The verdict is the latest in a long series of similarly harsh sentences handed down at mass trials of dozens or hundreds of defendants accused of participating in violent protests or riots in the aftermath of the military takeover, often based on only police testimony or cursory evidence. Thousands more remain imprisoned without convictions. The sweeping penalties have drawn outraged denunciations from rights groups and milder rebukes from Western diplomats.
But the case of the younger Mr. Soltan, 27, is exceptional because he is an American citizen.
The verdict comes just days after President Obama released hundreds of millions of dollars in military aid for Egypt that had previously been suspended in response to the military takeover and subsequent repression.
The White House released a brief statement:
The United States condemns the life sentence issued today in Egypt against American citizen Mohamed Soltan. We call for Mr. Soltan’s immediate release from prison. We remain deeply concerned about Mr. Soltan’s health, which has suffered during his 20 month-long incarceration. The President is deeply committed to the welfare of all U.S. citizens abroad and we will ensure that Mr. Soltan continues to receive consular support until he can return safely to the United States, per his wishes.
James Traub writes: Saudi Arabia has pulled eight other Arab nations, as well as the United States, into its air war against the Houthis. That war has thus become a prototype of a new form of collective regional action with the United States as a supporting player — precisely what Obama suggested at West Point [last year].
The administration defends the Saudis’ resort to force to stem the tide of the takeover of Yemen: The Houthis had placed Scud missiles on the border, while Iran had begun regular flights to Saada, the Houthi stronghold. But the State Department official I spoke to added that the hostilities would have to end soon in order to limit death and destruction, and to bring the Houthis to a political settlement.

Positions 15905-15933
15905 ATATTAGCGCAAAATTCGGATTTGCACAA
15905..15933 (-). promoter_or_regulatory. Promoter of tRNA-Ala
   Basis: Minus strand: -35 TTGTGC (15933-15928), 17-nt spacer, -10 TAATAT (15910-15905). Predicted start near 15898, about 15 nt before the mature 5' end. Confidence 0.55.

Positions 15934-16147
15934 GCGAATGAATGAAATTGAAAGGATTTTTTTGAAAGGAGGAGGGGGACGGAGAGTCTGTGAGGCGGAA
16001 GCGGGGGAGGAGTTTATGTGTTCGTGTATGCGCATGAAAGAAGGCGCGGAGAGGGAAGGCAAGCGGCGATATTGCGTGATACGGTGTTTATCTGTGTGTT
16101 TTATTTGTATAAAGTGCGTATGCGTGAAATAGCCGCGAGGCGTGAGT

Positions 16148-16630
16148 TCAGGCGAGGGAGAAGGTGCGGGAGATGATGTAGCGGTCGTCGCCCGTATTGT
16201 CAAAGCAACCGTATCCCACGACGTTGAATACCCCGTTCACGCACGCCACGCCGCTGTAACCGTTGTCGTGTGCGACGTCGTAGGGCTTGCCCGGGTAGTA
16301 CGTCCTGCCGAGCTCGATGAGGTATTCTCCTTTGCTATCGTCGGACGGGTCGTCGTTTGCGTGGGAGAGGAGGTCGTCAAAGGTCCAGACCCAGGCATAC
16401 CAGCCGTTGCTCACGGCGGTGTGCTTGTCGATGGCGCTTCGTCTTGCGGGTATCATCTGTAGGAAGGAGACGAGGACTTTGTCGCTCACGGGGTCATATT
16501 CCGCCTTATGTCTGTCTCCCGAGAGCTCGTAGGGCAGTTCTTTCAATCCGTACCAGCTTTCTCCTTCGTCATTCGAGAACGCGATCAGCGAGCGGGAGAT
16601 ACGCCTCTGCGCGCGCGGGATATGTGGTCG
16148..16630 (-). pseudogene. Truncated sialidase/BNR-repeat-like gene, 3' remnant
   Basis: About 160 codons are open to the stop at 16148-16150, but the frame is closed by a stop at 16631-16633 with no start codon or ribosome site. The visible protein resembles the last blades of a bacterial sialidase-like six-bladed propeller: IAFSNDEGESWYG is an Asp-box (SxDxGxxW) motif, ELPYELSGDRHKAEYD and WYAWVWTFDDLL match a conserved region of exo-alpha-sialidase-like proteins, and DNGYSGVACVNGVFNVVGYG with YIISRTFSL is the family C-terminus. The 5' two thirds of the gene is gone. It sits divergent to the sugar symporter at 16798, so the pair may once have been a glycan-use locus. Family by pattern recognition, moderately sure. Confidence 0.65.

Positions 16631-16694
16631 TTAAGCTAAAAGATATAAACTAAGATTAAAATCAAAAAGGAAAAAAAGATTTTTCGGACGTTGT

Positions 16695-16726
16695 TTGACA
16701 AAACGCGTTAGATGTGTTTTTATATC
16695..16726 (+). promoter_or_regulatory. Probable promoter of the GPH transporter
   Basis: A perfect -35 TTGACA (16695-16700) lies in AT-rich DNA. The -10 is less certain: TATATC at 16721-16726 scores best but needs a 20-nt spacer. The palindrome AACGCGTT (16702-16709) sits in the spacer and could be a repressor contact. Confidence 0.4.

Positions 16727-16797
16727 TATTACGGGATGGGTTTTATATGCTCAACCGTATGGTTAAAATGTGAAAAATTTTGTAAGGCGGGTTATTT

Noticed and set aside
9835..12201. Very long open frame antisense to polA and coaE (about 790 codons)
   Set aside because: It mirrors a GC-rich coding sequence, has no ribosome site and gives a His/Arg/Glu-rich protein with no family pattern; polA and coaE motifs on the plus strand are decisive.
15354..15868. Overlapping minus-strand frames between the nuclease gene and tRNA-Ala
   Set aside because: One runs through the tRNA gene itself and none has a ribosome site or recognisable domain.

There is, unfortunately, no sign that Saudi King Salman bin Abdulaziz agrees with that proposition. His apparent plan is to bomb the Houthis into submission. What’s more, the Saudis are new to the game of military intervention, and they seem bent on reproducing America’s worst mistakes. The air war has caused over 500 civilian deaths and an incipient humanitarian disaster; created new opportunities for al Qaeda, which has seized Mukalla, Yemen’s fifth-largest city; and done nothing to hinder the Houthis’ bid to conquer the strategic southern city of Aden. It’s not a very encouraging prototype.
The fight is only two weeks old and perhaps the tide will turn. The more lasting problem is King Salman’s idea of a political solution. Once he’s evicted the Houthis, he plans to restore to power President Abed Rabbo Mansour Hadi, who was forced to flee Yemen to Saudi Arabia. But it was the Saudis who put Hadi there in the first place; so weak is his writ that his army effectively abandoned him in favor of his widely hated predecessor, Ali Abdullah Saleh. Hadi might survive, but only as a Saudi puppet. What’s more, the Houthis are not Iran’s puppets, as the Saudis insist, but a powerful indigenous force whose demands must be accommodated in a power-sharing agreement.
A comparable situation can be seen in Libya, where Egypt has given political and military support to the Tobruk government in its effort to destroy the rival government based in Tripoli. The former is avowedly “moderate,” the other “Islamist,” but these oversimplified terms disguise the reality of different regions, tribes, and ethnic groups vying for control. Again, the only lasting solution would be a political one. Yet right now the greatest obstacle to a cease-fire is the refusal of the Tobruk government to negotiate with the Islamists. The Tobruk prime minister, Abdullah al-Thinni, has demanded that the Arabs do in Libya what they’re now doing in Yemen. That would be a catastrophe.
The United States has learned the hard way that it cannot simply prop up governments seen as illegitimate by their own people; that’s why Obama has tried to condition military assistance to Iraq on political reform that offers a significant role to Sunnis. Arab autocrats do not accept this principle. [Continue reading…]